Mashuga studies destructive, fiery dust

mashugaFor Dr. Chad Mashuga, assistant professor in the Artie McFerrin Department of Chemical Engineering at Texas A&M University, explosive conditions create valuable learning opportunities. He pursues experimental process safety in the research of perfect storms: scenarios involving varieties of dust that create powerful bursts of energy and fire when stressed by other factors. Mashuga joined the department in 2014 after having contributed 15 years of related expertise for The Dow Chemical Company and BASF. 

As a faculty fellow with the Mary Kay O’Connor Process Safety Center, Mashuga feels his research remains timely. 

“Dust hazards are not always recognized and accidents do occur," he said. "Attempts to understand dust explosions from a more fundamental standpoint are worthwhile."  

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As reported by the U.S. Chemical Safety and Hazard Investigation Board, between 1980 and 2005 there were 281 combustible dust incidents that led to the deaths of 119 workers, injuries to 718 and extensive damage to numerous industrial facilities.  

Given the prevalence of solids as raw materials or as intermediates in production and manufacturing, Mashuga wants to advance the fundamental understanding of the ignition, combustion and explosion processes of these materials.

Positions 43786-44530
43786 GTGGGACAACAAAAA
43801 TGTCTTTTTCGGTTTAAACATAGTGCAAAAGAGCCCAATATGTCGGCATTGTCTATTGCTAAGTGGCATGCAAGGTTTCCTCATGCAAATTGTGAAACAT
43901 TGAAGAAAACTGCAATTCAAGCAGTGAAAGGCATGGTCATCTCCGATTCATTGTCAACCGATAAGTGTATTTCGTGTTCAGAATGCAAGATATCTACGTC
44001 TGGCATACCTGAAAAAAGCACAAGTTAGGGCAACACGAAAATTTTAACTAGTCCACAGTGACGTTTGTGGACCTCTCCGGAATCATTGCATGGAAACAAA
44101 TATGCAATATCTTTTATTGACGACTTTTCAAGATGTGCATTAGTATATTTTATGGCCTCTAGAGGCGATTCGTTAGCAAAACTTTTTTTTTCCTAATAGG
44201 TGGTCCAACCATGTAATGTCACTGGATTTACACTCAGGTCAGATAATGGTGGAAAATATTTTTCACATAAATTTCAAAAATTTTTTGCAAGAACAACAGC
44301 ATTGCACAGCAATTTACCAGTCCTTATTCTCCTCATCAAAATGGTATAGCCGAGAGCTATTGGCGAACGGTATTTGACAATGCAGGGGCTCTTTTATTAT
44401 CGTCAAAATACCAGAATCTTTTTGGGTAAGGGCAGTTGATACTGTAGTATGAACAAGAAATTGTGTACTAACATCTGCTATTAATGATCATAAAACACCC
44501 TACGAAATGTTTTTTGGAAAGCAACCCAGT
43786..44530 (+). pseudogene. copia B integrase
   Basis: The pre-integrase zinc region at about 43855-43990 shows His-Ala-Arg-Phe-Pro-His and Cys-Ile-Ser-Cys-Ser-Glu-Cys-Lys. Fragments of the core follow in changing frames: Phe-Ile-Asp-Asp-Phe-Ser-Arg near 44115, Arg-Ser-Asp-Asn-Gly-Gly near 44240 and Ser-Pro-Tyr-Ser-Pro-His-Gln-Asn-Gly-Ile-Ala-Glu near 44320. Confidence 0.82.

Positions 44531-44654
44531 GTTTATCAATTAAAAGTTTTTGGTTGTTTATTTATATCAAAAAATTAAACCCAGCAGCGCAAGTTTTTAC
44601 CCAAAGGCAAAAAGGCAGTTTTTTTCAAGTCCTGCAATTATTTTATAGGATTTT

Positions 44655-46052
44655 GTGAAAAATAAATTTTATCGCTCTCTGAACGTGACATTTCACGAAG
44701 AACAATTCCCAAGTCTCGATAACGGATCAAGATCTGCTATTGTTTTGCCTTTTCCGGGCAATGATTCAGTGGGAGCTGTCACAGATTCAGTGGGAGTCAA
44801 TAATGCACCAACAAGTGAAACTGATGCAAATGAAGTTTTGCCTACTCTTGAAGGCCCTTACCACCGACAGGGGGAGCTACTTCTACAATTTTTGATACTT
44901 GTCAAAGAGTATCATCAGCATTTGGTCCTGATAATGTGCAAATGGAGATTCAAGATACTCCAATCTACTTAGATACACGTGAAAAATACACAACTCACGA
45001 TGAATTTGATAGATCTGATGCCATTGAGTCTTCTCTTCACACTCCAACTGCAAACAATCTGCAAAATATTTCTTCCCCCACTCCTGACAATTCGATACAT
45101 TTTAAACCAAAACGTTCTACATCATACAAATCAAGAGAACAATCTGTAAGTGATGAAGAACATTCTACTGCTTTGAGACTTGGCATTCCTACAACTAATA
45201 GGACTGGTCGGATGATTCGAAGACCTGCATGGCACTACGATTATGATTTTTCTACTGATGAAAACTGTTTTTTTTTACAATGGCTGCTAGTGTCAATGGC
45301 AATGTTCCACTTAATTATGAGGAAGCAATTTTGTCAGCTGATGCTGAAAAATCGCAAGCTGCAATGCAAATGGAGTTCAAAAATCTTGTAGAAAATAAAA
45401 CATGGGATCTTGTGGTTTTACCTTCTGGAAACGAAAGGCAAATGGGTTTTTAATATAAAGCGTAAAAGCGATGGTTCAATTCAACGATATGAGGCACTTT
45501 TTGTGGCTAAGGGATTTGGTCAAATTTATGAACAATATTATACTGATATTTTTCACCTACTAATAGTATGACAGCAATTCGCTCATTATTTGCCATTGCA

For such an explosion to occur, there must simultaneously exist an oxidizer, ignition source and a dispersed combustible dust in confinement. While metals are typically not viewed as explosive, during manufacturing shavings, granules and dust often form from even common materials such as aluminum and iron. The resulting metallic explosions are brilliant, said Mashuga.

Similarly, dust explosion potential can be hidden in common items such as cornstarch, coffee creamer, grains, paper and dyes which can create a flash fire if a proper particle cloud is formed and an ignition source is available.

Mashuga studies permeations of the dust fuel in these explosions; for example, the impact of size distribution and chemical structure. His research in this area shows that traditional reporting of size distribution can be inadequate and suggests an alternative that better represents the true dust hazard. 

He has examined methodologies in preventing dust explosions. In 2014, Mashuga published research on the fundamental nature of inert dusts as a means to extinguish dust explosion hazards.

“I am also suggesting new ways of using existing test equipment to have alternative mitigation strategies for dust explosions, at more pertinent process conditions,” said Mashuga.  

Illustration: Carbon nanofiber agglomerates studied for dust explosion material.